Moreover, the effect of homeowners insurance on delay time (Tdelay) was examined. Delay time is defined as the time between wildfire containment and the initiation of the house repair/reconstruction process and can be induced by many different impeding factors, such as post-disaster inspection; engineering mobilization and review/redesign; financing; contractor mobilization and bid process; and permitting. (Zhao et al., 2020). The survey question asked participants about the time taken to initiate their structural (house) repair/reconstruction process since the wildfire in the community had been contained. Figure 5(b) shows the fitted probability distributions of delay times of Groups A and B, respectively. The mean value of delay time of Group A (7.24 months) was slightly less than the mean value of Group B (8.18 months). Since delay time was not only induced by lack of financing but also induced by other factors, homeowners insurance only slightly expedited housing recovery process by relieving excessive financial burdens for homeowners and providing an expedited insurance claim payment process (as compared to other financial sources). In conclusion, the findings indicated that individual-level risk reduction action was more effective in reducing total housing recovery time.
Figure 5. The Effect of Homeowners Insurance on (A) Out-Of-Pocket Expenses due to Wildfire Damage and (B) Delay Time.
Summary and Conclsuions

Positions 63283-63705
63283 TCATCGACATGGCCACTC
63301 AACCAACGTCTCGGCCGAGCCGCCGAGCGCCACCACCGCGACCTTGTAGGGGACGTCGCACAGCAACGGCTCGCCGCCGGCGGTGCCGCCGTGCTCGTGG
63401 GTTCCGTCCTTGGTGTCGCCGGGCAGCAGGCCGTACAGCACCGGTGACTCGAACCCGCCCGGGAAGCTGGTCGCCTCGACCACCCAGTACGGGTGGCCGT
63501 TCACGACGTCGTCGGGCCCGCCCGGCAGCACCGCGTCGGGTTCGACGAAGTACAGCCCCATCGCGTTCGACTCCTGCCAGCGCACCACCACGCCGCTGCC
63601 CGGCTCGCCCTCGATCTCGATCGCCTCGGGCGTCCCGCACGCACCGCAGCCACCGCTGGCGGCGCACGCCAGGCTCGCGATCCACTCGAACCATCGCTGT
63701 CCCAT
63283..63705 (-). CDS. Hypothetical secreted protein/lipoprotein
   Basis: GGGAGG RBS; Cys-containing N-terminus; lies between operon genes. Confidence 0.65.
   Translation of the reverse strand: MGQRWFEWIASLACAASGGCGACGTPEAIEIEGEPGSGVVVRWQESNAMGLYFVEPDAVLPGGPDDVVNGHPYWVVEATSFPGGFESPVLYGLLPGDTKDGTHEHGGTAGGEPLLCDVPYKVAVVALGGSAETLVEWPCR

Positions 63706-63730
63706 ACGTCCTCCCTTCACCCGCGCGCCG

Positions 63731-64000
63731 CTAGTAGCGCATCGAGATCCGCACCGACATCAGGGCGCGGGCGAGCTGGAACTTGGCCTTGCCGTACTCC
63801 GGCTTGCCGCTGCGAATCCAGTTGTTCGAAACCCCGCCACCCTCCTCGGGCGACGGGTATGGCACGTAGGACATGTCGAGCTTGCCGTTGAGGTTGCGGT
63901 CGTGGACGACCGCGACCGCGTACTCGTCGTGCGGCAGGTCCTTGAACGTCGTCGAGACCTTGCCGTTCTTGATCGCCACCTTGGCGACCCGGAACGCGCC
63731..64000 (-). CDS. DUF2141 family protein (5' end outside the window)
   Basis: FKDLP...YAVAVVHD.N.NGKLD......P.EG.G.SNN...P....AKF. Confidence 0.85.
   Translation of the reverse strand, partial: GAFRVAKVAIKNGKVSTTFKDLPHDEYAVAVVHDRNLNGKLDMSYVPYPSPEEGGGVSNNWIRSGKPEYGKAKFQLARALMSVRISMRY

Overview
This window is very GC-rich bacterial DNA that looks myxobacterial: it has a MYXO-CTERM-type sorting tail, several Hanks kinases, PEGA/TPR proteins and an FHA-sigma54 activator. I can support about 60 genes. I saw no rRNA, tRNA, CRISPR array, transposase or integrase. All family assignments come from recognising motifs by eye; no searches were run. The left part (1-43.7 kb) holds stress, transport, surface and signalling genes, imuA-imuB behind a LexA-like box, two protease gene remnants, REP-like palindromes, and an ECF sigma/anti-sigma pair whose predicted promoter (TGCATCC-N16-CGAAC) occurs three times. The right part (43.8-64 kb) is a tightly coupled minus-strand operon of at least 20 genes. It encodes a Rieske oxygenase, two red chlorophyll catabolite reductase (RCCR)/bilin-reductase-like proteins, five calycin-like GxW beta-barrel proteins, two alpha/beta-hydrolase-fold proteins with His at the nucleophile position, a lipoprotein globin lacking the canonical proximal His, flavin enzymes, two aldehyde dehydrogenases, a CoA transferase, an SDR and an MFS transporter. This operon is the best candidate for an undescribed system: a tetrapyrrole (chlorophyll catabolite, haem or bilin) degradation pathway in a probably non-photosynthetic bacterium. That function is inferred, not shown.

This project conducted a post-wildfire online survey of homeowners in multiple counties at high to extreme risk of wildfire in California and Washington to understand homeowners’ decisions on wildfire-related proactive actions and their effect on housing recovery. The online survey was targeted at homeowners in these counties whose properties were damaged by wildfires in the past five years. First, in order to identify the independent variables that are likely to influence homeowners’ decisions about the two types of proactive actions (i.e., individual-level risk reduction actions and homeowners insurance), the binary logistic regression model for each type of proactive action was estimated. The survey results revealed that homeowner’s age, household income, total wealth, and willingness to invest in individual-level wildfire risk mitigation actions were the key independent variables affecting homeowner’s decision about home strengthening, while the only key independent variable in the regression model for defensible space was satisfaction with the surrounding environment. In other words, homeowners tend to design and maintain defensible space to protect the surrounding environment from wildfire rather than a house itself. The binary logistic regression model for homeowners insurance purchase was also estimated in this study, and homeowner’s mortgage balance and neighbors’ proactive actions were identified as the two statistically significant independent variables in the model. This finding that a positive mortgage balance was the most significant factor in homeowners’ decisions about insurance purchase was well-supported by the fact that mortgage lenders require homeowners to have homeowners insurance in place. It can be inferred, however, that homeowners did not have much room to decide whether or not to purchase homeowners insurance because of this requirement. In this context, the study also estimated the regression model for homeowners’ decisions about insurance policy (i.e., dwelling coverage in this study). As expected, property value had the greatest impact on homeowners’ decisions about dwelling coverage limit, because in many cases, dwelling coverage limit is proportional to property value. Age and household income were identified as the other two key independent variables in the model. Given that the effect of these two variables on homeowners’ decisions about home strengthening was also significant, it was reasonable to conclude that homeowner’s age and household income were the important characteristics of homeowners affecting their intention to take proactive actions.